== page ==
The most compelling evidence for low brain glutamine in autistic disorders, however, must be the notable lack of autistic behavior in children with high brain glutamine from urea cycle disorders (UCD) [12,13]. But if brain glutamine is low in ASD children, why are their astrocytes swollen? One explanation may be an innate immune response [16]. Various neurotoxins implicated in autism (ammonia, mercury, arsenic) also cause astrocytes to swell [17,37]. Gabis et al. detected by MRS high concentrations of the compensatory osmolyte myoinositol in ASD brains, usually signifying astrocyte proliferation [38]. The most intriguing explanation for swollen astrocytes in autistic disorders – and low brain glutamine – must be chronic hyponatremia, which drives water into astrocytes, provoking compensatory release of taurine, glutamine, and their water [19]. Why would autistic children be chronically hyponatremic? Not only is diarrhea a recurring problem [20], these children appear to have high levels of arginine vasopressin [21,39] – most common cause of hyponatremia [40].


If a substance can cross a plasma membrane, it cannot exert an osmotic pressure across that membrane. The solute will equilibrate across the mem-brane instead of forcing water to move .... Heins & Zwingmann 2010 [41].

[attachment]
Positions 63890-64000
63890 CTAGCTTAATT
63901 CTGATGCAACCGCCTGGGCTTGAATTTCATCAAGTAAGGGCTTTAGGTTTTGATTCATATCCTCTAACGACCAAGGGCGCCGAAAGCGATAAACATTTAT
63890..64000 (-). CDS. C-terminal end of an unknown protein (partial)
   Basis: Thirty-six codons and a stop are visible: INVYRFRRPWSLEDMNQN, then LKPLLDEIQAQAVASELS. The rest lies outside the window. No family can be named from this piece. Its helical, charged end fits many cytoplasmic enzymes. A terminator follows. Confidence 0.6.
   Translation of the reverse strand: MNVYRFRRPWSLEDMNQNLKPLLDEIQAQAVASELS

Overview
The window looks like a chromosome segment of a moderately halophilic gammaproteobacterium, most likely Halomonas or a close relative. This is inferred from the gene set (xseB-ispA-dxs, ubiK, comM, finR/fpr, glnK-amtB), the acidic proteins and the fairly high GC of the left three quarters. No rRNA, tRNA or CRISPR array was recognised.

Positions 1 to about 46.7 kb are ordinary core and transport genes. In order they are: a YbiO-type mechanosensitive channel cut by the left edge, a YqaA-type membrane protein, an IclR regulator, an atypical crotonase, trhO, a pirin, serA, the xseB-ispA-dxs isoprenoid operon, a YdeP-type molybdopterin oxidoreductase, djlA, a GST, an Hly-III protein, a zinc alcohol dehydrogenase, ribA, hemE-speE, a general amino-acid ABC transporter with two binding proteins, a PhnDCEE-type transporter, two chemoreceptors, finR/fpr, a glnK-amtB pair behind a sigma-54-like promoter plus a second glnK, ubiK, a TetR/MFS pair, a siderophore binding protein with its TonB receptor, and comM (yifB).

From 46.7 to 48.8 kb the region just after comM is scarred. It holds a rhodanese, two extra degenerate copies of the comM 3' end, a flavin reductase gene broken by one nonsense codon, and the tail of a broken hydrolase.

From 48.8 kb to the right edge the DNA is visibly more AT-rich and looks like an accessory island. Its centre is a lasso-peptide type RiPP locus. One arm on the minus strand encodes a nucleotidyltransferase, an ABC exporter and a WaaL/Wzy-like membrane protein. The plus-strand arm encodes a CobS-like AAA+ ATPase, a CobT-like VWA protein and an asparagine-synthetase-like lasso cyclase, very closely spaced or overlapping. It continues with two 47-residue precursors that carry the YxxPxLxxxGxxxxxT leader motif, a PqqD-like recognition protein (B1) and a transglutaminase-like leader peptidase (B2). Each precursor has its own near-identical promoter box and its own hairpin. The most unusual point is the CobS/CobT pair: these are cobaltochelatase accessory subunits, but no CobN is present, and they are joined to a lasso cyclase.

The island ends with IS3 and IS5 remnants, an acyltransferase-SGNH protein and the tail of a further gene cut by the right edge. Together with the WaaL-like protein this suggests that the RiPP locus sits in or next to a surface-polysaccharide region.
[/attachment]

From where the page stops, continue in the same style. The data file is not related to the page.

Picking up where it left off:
Because sodium ions (Na+) cannot cross cell membranes freely, and sodium is the most abundant ion in blood plasma and extracellular fluid (ECF), abnormal sodium concentrations in these fluids force water in or out of cells. High blood sodium (hypernatremia) draws water out of cells; low blood sodium (hyponatremia) drives water into cells. Hyponatremic enceph-alopathy arises when low blood sodium forces water into brain astrocytes, which swell and exert pressure. Children are most vulnerable to hyponatremic encephalopathy because their brains grow faster than their skulls, leaving less room for expansion; a child’s brain is adult-sized by six years, his skull not adult-sized until 16 years [40]. Autistic children have enlarged brains within a few months after birth [42], presumably aggra-vating the risk of hyponatremic encephalopathy.